If you’ve got school-age kids at home, I don’t have to tell you that 2020 has been a challenging year. Balancing work, school, and health concerns has been a big challenge for lots of folks, and along about this time of year, many parents of school-age kids are wondering what to do next to keep their young learners engaged and moving ahead without everyone going crazy in the process.

I may have a suggestion for you there. Consider getting you and your kids involved in the education-oriented Fish Art Contest, presented by Wildlife Forever, a 501(c)3 nonprofit conservation organization, and a number of sponsoring partners.

According to the contest’s website (fishart.org), the Fish Art Contest dates back to 1997 and was inspired by a Minnesota 5th grader’s homework assignment. From that beginning, it has grown into an international competition that’s designed to introduce young people “to the wonders of fish, the joy of fishing and the importance of aquatic conservation.”

The Fish Art Contest combines art, science and creative writing “to foster connections to the outdoors and inspire the next generation of stewards.” That’s a good combination in my book! 

The Fish Art Contest is open to students in grades K-12 (ages 5-18), and entering is easy. First, visit the fishart.org website with your child and choose a fish species from the “Official Fish List.” Then create an original illustration depicting the species you have chosen. The illustration must be horizontal and must measure either 8.5 x 11 or 9 x 12 inches.

Each student must also personally create a one-page write-up focusing on the “habitat conservation needs” of the species featured in the illustration.

For example, an entry focusing on trout might talk about the importance of things such as clean water. The write-up is required for students in grades 4 through 12 but is optional for student in grades 3 and below.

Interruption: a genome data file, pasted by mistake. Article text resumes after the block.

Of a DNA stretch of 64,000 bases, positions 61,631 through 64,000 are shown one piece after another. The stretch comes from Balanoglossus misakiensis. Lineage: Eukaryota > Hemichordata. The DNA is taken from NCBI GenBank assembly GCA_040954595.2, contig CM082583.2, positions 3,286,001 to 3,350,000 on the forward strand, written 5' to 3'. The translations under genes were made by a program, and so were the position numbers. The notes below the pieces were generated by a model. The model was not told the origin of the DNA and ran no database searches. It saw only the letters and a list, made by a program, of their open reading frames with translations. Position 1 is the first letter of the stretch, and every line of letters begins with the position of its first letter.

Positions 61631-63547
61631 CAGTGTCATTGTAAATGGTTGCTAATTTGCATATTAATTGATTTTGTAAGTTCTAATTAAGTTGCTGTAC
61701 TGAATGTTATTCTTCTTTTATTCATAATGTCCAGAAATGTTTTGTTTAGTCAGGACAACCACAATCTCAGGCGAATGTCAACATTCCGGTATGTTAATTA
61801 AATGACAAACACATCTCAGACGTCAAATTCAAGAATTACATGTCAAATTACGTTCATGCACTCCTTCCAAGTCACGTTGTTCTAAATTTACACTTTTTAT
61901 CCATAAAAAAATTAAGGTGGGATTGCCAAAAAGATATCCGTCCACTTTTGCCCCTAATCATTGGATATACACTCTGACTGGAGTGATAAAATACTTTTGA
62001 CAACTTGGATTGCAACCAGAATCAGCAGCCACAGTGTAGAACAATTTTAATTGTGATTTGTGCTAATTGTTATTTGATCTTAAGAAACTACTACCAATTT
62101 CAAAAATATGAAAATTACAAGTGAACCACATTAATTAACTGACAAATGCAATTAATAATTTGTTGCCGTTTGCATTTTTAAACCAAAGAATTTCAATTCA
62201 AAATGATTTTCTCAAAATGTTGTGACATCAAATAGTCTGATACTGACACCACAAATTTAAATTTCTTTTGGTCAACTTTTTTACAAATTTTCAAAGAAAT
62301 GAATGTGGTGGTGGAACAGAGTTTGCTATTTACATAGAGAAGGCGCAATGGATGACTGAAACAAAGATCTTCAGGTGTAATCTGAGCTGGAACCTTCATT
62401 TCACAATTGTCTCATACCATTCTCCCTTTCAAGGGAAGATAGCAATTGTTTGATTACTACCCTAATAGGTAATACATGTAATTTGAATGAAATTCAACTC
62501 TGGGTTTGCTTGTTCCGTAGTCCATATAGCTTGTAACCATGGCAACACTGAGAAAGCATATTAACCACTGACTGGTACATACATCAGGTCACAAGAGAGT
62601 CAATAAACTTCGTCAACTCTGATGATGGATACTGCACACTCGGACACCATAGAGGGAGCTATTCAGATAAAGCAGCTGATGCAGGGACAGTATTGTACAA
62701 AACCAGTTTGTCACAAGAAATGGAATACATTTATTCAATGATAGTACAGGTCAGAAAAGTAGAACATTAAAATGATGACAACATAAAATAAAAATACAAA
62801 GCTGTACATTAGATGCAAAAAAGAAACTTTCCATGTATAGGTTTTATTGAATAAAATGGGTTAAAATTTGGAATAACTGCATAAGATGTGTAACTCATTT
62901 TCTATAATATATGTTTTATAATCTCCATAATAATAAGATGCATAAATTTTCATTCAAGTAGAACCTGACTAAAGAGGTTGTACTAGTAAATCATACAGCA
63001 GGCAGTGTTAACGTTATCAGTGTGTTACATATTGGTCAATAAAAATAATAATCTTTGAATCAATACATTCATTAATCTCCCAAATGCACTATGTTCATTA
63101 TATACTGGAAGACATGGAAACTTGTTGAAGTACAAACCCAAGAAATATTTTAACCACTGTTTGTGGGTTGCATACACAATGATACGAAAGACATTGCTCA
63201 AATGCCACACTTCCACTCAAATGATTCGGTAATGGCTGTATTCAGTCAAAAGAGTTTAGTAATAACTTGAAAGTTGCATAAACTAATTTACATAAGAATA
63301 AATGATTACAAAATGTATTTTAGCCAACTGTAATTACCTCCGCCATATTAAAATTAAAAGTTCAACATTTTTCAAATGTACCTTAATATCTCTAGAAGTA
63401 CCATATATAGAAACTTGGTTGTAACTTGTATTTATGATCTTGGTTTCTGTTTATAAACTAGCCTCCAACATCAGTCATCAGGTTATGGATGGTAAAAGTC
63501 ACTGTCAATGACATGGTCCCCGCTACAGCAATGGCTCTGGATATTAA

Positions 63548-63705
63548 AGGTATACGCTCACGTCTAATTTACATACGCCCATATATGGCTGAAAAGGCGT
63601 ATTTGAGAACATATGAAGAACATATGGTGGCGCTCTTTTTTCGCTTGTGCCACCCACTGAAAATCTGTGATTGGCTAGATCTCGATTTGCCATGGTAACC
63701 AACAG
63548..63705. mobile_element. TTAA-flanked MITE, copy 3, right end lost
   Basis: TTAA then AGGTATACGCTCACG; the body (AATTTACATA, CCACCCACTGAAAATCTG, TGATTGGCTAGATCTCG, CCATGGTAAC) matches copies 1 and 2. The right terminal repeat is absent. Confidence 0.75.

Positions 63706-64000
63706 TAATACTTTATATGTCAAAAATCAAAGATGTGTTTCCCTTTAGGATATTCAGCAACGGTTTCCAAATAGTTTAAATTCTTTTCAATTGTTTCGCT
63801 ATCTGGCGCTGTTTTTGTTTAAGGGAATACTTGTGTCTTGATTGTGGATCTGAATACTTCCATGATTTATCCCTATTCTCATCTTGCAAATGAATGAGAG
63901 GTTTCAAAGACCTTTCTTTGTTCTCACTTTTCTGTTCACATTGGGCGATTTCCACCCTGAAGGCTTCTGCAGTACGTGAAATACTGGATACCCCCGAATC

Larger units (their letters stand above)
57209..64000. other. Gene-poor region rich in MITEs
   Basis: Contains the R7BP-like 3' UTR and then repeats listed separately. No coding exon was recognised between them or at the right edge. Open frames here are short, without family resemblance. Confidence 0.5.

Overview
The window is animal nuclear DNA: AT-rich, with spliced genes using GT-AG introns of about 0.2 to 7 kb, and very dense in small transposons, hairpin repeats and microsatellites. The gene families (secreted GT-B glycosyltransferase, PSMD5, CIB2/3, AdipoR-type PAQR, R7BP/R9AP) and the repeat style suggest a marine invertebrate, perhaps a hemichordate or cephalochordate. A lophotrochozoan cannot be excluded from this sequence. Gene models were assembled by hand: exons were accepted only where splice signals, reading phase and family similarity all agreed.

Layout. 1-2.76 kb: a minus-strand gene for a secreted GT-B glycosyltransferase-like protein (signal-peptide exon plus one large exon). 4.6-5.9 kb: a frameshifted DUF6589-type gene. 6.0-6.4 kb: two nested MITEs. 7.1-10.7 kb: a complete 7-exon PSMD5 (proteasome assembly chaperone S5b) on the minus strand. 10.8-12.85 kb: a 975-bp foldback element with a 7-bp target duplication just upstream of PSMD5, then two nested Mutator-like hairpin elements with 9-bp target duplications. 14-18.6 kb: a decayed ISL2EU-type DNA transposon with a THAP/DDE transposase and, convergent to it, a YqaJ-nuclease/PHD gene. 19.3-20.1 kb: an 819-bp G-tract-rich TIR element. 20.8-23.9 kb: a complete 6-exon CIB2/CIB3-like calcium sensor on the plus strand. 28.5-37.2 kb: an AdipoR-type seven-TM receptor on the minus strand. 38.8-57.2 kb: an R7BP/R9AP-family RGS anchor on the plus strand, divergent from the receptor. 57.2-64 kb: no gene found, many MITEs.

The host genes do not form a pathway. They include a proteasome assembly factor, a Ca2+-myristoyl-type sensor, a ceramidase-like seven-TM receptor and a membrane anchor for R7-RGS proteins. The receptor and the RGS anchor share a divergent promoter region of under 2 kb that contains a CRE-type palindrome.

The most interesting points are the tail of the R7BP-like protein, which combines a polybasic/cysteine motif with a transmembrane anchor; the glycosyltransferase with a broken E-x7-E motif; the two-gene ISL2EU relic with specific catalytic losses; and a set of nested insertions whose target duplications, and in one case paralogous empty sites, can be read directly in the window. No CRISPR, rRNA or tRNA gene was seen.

The finished art, the write-up, and a completed entry form must then be submitted­­­ by the contest deadline, March 31, 2021. Entries should be mailed (preferred) or emailed to the address found on fishart.org. Winners are chosen in four categories (grades K-3, 4-6, 7-9, and 10-12). and will be announced in May.

In addition to the overall awards, quite a few special awards are also presented. One of them, and a particular favorite of mine, is the “Smile” award. This award, says the website, is presented to the student “who’s piece makes the judges ‘smile,’ inside and out!”

There’s even a special Go Fish Georgia Award just for young wildlife artists from the state of Georgia. You will definitely want to check this one out. It was created by the Georgia Go Fish! Education center to celebrate fish species native to or introduced to the state. You’ll find details about this Georgia-only award on the fishart.com site.

The Fish Art Contest has become something of a phenomenon. Last year, the contest drew thousands of submissions from students all over the world.

“Our judges had an extremely challenging time selecting our winners with 5,429 entries from 47 states and 32 international countries,” notes Julia Luger, education director at Wildlife Forever. “We can’t wait to see what you create for 2021!”

Are you wondering what last year’s winners look like? Check out the first, second and third place winners. Judging from what I saw when I took a look just now, there are some great young artists out there! And to help kids plan their entries, there are even helpful comments from previous judges.

One neat thing about this whole FishArt program is how engaging it is. On the website, for example, young students will love the virtual library. There, they can click on the cover of a fishing book and then hear the book read aloud. In addition, three different on-line “aquariums” allow students to learn more about specific species of fish. The site also offers a “fishing classroom,” where kids can learn more about fishing, as well as various educational resources for parents or teachers.

So, don’t let our upside-down world drive you (and your kids) crazy. Instead, get out the art supplies and start thinking about some fish art.

And rest comfortable in the knowledge that spring will be here soon.

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